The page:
Back to School | Inspiring visit to Israel gives Jewish educators fresh ideas

Seven early childhood educators from the Bay Area’s Jewish community are working to implement lessons they learned during a trip to Israel earlier this year.

The 10-day visit was organized locally by the S.F.-based Jewish Community Federation and aimed at connecting Bay Area educators with their Israeli counterparts and observing their work. The Bay Area cohort was part of a group of 25 Jewish early childhood educators from across the U.S. on the trip.

Janet Harris, director of the federation’s Early Childhood Education Initiative, led the group of six educators from Jewish preschools and congregations, as well as a teacher from Chabad. Harris called the experience “magical.”

“It was so inspiring for me as a leader,” she said, “because the Israeli government is really invested in early childhood education. It’s mandatory there from age 3 [as opposed to 6 in California], there are so many grant opportunities for innovative teachers, and you just get the sense that they value young children in Israel in a way that I don’t think our culture has caught up with yet.”

According to a 2012 study by the Economist on early education internationally, Israel ranked 23rd overall, followed by the United States, which was tied for 24th.

The teachers on the ECEI trip visited a wide range of educators. On a trip to a Druze village in the north of Israel, teachers learned about programs for Jewish, Muslim and Druze children. At another Jewish school, the group learned about programming for 3- and 4-year-olds that is taught through the lens of archaeology.

Harris added that the diversity of the Israeli educators and institutions — such as the woman who ran an all-girls Muslim study center, and the priest in charge of early childhood education at a church in Jerusalem’s Old City — made it all the more interesting.

Teachers from the Bay Area cohort were required to implement some kind of follow-up programming at their respective schools and congregations.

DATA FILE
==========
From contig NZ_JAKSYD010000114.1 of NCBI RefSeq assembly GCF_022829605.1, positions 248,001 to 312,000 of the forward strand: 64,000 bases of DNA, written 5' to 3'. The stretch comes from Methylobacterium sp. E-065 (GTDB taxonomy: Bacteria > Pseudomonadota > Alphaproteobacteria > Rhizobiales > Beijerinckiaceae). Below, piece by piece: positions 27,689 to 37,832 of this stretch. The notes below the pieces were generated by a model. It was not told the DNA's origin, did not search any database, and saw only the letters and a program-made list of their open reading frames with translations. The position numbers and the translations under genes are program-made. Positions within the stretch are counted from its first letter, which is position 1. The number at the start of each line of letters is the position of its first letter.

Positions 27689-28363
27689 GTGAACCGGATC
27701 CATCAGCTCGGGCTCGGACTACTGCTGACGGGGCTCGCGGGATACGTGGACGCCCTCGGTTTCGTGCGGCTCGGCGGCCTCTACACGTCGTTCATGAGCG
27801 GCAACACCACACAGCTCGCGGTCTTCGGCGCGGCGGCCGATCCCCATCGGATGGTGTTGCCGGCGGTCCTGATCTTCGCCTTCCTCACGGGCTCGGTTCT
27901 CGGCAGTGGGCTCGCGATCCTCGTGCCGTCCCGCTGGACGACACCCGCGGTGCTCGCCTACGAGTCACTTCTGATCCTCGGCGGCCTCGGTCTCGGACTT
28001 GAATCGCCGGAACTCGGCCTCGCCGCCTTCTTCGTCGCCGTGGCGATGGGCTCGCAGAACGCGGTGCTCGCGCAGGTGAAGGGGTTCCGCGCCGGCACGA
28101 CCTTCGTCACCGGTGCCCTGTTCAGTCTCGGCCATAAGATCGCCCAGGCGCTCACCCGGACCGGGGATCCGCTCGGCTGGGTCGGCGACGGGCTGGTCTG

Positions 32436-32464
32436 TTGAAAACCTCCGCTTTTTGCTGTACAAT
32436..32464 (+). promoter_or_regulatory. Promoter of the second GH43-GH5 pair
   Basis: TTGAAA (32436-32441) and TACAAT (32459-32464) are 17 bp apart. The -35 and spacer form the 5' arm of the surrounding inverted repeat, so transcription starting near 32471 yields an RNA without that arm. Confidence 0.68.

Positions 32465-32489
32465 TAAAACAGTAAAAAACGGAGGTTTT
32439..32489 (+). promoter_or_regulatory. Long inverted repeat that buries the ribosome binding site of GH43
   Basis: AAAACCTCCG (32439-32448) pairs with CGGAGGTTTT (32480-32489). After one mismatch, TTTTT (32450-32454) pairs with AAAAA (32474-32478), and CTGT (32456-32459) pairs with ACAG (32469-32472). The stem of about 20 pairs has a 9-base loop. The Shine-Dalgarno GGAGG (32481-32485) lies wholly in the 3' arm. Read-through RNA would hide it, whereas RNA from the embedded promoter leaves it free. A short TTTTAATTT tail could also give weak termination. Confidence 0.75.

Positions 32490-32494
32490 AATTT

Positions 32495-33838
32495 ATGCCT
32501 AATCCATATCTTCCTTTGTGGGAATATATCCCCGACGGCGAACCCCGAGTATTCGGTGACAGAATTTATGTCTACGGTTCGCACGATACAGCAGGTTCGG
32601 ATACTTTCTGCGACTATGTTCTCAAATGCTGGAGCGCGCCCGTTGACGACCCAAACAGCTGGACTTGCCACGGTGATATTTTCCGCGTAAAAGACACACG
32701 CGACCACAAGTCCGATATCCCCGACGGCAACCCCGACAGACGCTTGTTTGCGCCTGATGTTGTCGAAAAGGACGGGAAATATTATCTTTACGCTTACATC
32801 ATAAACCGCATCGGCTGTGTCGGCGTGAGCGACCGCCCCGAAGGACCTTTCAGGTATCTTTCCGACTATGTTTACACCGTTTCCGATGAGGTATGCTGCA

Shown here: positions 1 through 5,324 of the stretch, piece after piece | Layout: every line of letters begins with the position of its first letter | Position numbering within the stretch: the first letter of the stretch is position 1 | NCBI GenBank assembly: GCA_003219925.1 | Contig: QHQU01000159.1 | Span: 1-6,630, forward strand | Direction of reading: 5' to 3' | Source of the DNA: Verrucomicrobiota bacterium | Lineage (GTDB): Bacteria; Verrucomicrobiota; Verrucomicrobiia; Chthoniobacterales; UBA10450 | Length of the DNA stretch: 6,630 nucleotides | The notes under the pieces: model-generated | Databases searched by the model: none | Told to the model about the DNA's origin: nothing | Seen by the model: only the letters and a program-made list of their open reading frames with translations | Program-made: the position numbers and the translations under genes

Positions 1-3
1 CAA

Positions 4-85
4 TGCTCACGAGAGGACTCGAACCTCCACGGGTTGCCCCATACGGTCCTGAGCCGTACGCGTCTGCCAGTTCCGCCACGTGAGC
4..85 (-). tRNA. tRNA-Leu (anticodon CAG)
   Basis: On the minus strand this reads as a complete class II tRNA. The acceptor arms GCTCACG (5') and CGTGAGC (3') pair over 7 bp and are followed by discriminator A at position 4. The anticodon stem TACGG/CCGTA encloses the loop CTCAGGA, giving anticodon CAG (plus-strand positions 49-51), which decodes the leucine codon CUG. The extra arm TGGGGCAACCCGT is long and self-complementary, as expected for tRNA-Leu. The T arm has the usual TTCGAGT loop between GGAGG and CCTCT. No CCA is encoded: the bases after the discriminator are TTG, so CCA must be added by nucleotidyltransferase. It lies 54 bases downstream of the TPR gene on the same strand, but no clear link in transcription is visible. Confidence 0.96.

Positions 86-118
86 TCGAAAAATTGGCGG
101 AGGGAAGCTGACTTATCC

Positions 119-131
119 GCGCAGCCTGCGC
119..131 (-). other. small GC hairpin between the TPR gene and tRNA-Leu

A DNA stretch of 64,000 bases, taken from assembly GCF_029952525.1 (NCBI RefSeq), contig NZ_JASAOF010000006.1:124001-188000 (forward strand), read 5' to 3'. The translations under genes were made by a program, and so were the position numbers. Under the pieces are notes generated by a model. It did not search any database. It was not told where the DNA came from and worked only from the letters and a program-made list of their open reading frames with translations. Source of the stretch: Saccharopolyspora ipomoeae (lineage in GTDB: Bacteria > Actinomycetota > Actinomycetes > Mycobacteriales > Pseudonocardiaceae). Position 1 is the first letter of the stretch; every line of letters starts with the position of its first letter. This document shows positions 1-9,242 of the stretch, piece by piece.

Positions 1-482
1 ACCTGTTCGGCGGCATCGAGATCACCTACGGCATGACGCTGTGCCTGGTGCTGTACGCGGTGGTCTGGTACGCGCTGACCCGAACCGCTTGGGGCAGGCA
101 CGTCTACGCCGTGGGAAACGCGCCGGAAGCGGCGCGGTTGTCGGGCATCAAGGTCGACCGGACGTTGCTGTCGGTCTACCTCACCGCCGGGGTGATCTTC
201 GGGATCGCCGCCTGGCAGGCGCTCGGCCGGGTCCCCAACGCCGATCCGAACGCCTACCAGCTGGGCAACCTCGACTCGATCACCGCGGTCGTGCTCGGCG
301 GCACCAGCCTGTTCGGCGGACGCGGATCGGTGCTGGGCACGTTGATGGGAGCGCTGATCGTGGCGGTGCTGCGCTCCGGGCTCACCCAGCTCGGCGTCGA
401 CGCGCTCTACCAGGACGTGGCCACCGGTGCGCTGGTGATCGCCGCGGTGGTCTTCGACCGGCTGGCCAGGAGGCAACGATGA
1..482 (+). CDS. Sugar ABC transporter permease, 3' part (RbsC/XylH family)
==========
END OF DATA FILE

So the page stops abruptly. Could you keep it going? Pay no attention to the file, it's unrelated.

“Our group really bonded,” said Harris, noting one common refrain from those in the group was “I can’t wait to bring this back to the classroom!”

Janet Harris gets creative tips from Israeli artist David Moss at Kol HaOt, a Jerusalem-based center for Jewish educational art programs.

It was the incorporation of archaeology in the classroom at Kibbutz Nir David that most fascinated Adam Lowy, a teacher and ECE resource specialist at S.F. Congregation Emanu-El’s preschool. Besides integrating archaeology throughout the school year, there is a dig site outside.

Aside from the tangible teaching techniques that he was exposed to, Lowy echoed Harris’ assertion that there is a philosophical difference in the way children are treated in Israel versus the United States.

“The children of Israel are honored more than the children here,” Lowy said. “They’re treated as human beings, respectfully, whereas here we’re trying to pacify and occupy them.”

Since his return from the February trip, Lowy held a staff meeting with fellow educators, showed photos from his trip, shared his “epiphany” on the contrast between Israel and American childhood education, and asked how “we can honor kids more.”

The trip was funded as part of a 3-year grant from the S.F.-based Jim Joseph Foundation. The local educators traveled with the Jewish Early Child-hood Education Leadership Institute, a collaborative project of Hebrew Union College and the Jewish Theological Seminary. n

Arno Rosenfeld
Arno Rosenfeld

Arno Rosenfeld is a freelance reporter. He is a former J. intern and has worked as a correspondent for JTA and The Times of Israel.